During your talk, try to look at your classmates as often as you can. One of the major reasons for speaking extemporaneously is to maintain eye contact with your audience. In your own experience, you know how much more impressive a speaker is when she or he looks at the audience while speaking. If you have practiced the extemporaneous method of delivery and prepared your notes properly, you ought to be able to maintain eye contact with your audience most of the time. In a small public speaking class, try to look briefly and evenly at each person in the area.

Be sure to look to the left and right of the room, as well as the center, and avoid the temptation to speak exclusively to one or two sympathetic individuals. When you are finished speaking, your classmates should have the impression that you tried to use your eyes to establish a personal connection with each of them. Beginning speech students typically make three kinds of mistakes with their voice: they 5 speak too softly, they speak too quickly, and they do not pronounce their words distinctly. Therefore, the most important elements of voice that you should practice for your first speech are loudness, rate, and articulation.

If you do well on these, most other aspects of vocal delivery will fall into place. For your first speech, concentrate on projecting your voice to the back of the room. Unless you see your audience cringing and covering their ears, you will probably not be too loud. Second, fight the temptation to race through your speech. Speak slowly enough that your audience can comfortably comprehend your sentences. Third, try to articulate each word clearly, but don’t over-enunciate, which might make you sound snobbish or odd.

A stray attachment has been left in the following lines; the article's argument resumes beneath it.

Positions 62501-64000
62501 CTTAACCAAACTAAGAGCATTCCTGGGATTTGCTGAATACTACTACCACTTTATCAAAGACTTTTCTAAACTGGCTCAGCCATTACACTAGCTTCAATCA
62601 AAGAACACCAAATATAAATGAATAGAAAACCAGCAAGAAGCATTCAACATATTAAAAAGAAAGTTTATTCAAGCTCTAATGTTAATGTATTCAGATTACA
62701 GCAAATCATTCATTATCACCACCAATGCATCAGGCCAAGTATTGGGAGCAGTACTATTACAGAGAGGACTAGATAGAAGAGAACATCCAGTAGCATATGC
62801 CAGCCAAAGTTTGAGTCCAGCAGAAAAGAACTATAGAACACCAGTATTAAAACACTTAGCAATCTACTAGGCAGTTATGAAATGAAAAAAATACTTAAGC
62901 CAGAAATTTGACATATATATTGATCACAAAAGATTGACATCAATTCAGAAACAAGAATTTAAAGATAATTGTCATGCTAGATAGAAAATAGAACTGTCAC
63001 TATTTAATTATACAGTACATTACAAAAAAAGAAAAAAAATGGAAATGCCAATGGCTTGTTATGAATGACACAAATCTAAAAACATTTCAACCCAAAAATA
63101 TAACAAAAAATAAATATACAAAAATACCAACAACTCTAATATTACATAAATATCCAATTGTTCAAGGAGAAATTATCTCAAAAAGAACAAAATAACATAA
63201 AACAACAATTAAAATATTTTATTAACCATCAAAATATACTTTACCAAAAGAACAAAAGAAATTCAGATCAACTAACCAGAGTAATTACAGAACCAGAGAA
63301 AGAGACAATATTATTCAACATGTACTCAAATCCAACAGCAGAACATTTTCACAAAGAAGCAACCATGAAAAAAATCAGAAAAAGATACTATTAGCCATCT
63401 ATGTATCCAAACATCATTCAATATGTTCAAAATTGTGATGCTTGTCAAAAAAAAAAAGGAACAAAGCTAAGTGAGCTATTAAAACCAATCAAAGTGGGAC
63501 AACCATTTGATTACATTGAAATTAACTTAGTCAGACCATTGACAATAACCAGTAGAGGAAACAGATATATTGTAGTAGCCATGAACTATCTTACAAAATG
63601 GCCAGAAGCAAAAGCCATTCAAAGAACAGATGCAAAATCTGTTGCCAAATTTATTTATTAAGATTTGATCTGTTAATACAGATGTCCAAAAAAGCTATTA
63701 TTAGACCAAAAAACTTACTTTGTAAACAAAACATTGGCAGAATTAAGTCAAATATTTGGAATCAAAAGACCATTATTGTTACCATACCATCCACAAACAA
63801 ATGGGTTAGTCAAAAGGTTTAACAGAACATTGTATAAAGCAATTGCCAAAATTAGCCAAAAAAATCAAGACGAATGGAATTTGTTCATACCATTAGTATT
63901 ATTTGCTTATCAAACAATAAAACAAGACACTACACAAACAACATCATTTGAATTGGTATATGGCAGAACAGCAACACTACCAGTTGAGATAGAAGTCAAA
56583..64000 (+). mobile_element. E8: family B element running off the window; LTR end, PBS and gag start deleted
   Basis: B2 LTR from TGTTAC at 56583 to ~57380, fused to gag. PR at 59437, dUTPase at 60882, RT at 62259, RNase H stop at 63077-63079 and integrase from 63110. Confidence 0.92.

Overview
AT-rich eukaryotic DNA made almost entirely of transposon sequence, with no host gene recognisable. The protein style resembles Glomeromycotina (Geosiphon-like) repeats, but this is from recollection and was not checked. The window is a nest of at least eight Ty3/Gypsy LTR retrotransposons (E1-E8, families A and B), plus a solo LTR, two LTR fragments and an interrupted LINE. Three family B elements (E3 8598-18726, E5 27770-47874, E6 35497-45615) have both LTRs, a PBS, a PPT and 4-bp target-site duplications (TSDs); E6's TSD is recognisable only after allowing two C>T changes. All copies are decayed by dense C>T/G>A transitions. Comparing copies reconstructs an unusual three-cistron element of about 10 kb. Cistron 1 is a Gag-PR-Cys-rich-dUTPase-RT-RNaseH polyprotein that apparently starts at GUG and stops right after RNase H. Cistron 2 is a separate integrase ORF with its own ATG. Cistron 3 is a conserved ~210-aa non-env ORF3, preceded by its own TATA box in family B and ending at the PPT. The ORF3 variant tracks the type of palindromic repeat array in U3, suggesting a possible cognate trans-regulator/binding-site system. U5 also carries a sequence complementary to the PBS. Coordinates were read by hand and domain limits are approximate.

If you make a conscious effort to speak up, slow down, and speak clearly, you are on the right track to an effective presentation. What about stage fright? Although we don’t feel nervous conversing with our friends in private, many of us are anxious about giving a formal speech to a group of strangers in an unfamiliar situation. Most students experience stage fright before giving their first speeches. This is entirely normal. You can be sure that your fellow students share the same fears. In fact, one way you can help your classmates with their nervousness is by being a friendly, receptive listener.

When others are speaking, look at them, smile and nod encouragingly, laugh at their jokes, and, in general, show that you are interested in what they are saying. When it is your chance to speak, you will appreciate similar behavior in return. As your speech class progresses, you will get to know your classmates better, and you will become increasingly comfortable addressing them. As you complete your public speaking assignments with success, your confidence will grow. If you are like most students, by the end of the class you will feel considerably less anxious about speaking in public.

You are probably thinking, “All of that is fine for the future, but what about now? ” First of all, realize that a certain amount of stage fright is actually a good thing. Many actors, musicians, and athletes believe that nervous energy enhances their level of performance. In fact, there are many stories of such people performing poorly on occasions when they are not nervous. The more experience you gain as a speaker, the easier it will be for you to use your nervousness to give an energetic, enthusiastic, animated speech. Even then, however, you may still feel unpleasant physical symptoms on the day of your speech.

Sweaty hands, dry mouth, blushing, dizziness, and upset stomach are some typical symptoms of speech anxiety. Fortunately, most of these symptoms will subside once you are into your speech. In addition, you are likely to be in better physical condition for speaking if you follow a few commonsense tips. Get plenty of rest the night before the speech. Avoid dehydration by drinking water throughout the day of your presentation. If possible, try to eat a solid 6 meal a few hours before class. If you have butterflies in your stomach before delivering your speech, sit quietly in your chair and take several slow, deep breaths.

This will relax you and reduce your discomfort by getting more oxygen to your brain. The best advice for stemming stage fright has already been discussed-practice, practice, practice. Rehearsing your speech the proper way is the single most effective way to build confidence and to combat stage fright. Conclusion This pamphlet has attempted to provide the basic information you need to have a good experience with your first speech. . . Do your best on the assignment, but don’t be afraid to have fun with it. One purpose of this speech is to learn more about you, so let your personality shine through.